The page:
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Eloquent Rage: A Black Feminist Discovers Her Superpower

Brittany Cooper
288 pages

THE PROBLEM WITH SASS (An Excerpt from Eloquent Rage: A Black Feminist Discovers Her Superpower)

     This is a book by a grown-ass woman written for other grown-ass women. This is a book for women who expect to be taken seriously and for men who take grown women seriously. This is a book for women who know shit is fucked up. These women want to change things but don’t know where to begin.To be clear, I’m not really into self-help books, so I don’t have one of those catchy three-step plans for changing the world. What I have is anger. Rage, actually. And that’s the place where more women should begin—with the things that make us angry.

     When it comes to Black women, sometimes Americans don’t recognize that sass is simply a more palatable form of rage. Americans adore sassy Black women. You know, those caricatures of finger-waving, eye-rolling Black women at whom everyone loves to laugh—women like Tyler Perry’s Madea, Mammy in Gone with the Wind, or Nell from that old eighties sitcom "Gimme a Break!" These kinds of Black women put white folks at ease.

     In my first terrible job after college, my boss, an older white woman, told me that the students at the predominantly Black school at which we worked had deemed her an honorary Black woman. When I looked at her with question marks in my eyes, she said, “You know, they mean the way I talk to them and roll my neck,” and demonstrated it for me. I went on back to my desk.

     Years after that, I was doing a summer abroad in South Korea. My Malaysian roommate, who had seen many episodes of the old nineties sitcom Family Matters, told me that she loved Black women because we were sassy like Harriette and Laura Winslow, the main Black female characters on that show. To her, these stereotypical portrayals made Black folks seem understandable, even though to me, her descriptions felt like we were exotic others. She loved it, she said, when Black women put their hands on their hips and swiveled their necks in protest. Not wanting to offend this woman who I otherwise really liked, I simply said, “We’re not all like that.” She looked disappointed.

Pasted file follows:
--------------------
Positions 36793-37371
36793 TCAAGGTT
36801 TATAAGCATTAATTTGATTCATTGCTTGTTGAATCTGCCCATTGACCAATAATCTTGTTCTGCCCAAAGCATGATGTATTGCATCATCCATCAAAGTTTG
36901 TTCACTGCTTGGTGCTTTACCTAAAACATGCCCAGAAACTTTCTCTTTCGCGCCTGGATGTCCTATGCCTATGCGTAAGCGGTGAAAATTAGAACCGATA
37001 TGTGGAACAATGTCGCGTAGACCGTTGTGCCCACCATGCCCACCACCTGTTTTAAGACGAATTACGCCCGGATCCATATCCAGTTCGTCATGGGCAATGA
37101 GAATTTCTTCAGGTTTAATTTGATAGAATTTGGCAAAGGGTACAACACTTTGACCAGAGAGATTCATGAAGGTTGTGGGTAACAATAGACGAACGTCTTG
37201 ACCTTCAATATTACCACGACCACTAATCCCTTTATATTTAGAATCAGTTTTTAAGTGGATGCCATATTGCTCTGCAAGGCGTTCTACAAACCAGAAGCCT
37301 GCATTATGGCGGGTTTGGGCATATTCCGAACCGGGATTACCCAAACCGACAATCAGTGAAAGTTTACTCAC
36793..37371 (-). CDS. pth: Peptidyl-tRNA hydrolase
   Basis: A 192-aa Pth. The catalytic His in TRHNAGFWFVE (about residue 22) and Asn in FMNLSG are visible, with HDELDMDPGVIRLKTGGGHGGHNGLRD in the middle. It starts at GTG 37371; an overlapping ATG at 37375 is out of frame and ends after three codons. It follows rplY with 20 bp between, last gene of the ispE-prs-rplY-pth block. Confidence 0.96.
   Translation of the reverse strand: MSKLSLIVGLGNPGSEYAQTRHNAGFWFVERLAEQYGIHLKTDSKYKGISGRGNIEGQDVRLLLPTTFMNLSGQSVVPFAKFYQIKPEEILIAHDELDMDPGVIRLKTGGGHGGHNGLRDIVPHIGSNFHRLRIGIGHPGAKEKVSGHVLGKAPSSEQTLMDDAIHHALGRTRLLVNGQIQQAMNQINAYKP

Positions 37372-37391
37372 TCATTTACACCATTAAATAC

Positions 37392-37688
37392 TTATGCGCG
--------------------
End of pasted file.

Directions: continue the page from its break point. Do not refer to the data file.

I am fat, Black, and Southern. But this is not a sassy Black girl’s tale. Black women turn to sass when rage is too risky—because we have jobs to keep, families to feed, and bills to pay. Black women who hold their communities together also hold our broader American community together. But it’s unclear whether we are really being taken seriously.

     Owning anger is a dangerous thing if you’re a fat Black girl like me. Angry Black Women get dismissed all the time. We are told we are irrational, crazy, out of touch, entitled, disruptive, and not team players. The story goes that Angry Black Women scare babies, old people, and grown men. This is absurd. And it is a lie. If you have the nerve to be fat and angry, then you are treated as a bully even if you are doing nothing aggressive at all. The truth is that Angry Black Women are looked upon as entities to be contained, as inconvenient citizens who keep on talking about their rights while refusing to do their duty and smile at everyone. Don’t you just hate when folks yell at you to “Smile!”? I told the last man who said that shit to me, “You smile!”

     Some years ago, I ran into a former student on the college campus where I was teaching. Erica was a brilliant Black girl who wrote great papers and asked really smart questions. As we were standing around with a group of others, chatting, she said, “I loved having you as my professor. Your lectures were filled with rage. But it was, like, the most eloquent rage ever.” I immediately felt defensive. What did she mean by rage? “I’m not angry,” I told her. “I’m passionate.” By then, I was wary of the Angry Black Woman stereotype. Even though I was only in my mid-twenties at the time, I had already experienced many years of white people doing that thing they do to articulate Black women—always asking us “Why are you so angry?” I hated the accusation from others, usually white people, because it was unfair, a way to discredit the legitimacy of the things Black women say by calling them emotional and irrational. But Erica was a Black girl. She fixed me with a telltale look that only another Black woman can give you, a look that said, Girl, be for real. And then she said, “Brittney, you know you’re angry.” I felt exposed. I couldn’t even say anything. She had seen through the veneer, seen the lie I was telling. It was devastating. And life-changing.

I was angry. As hell. And I was fooling no one.


Copyright, Brittany Cooper

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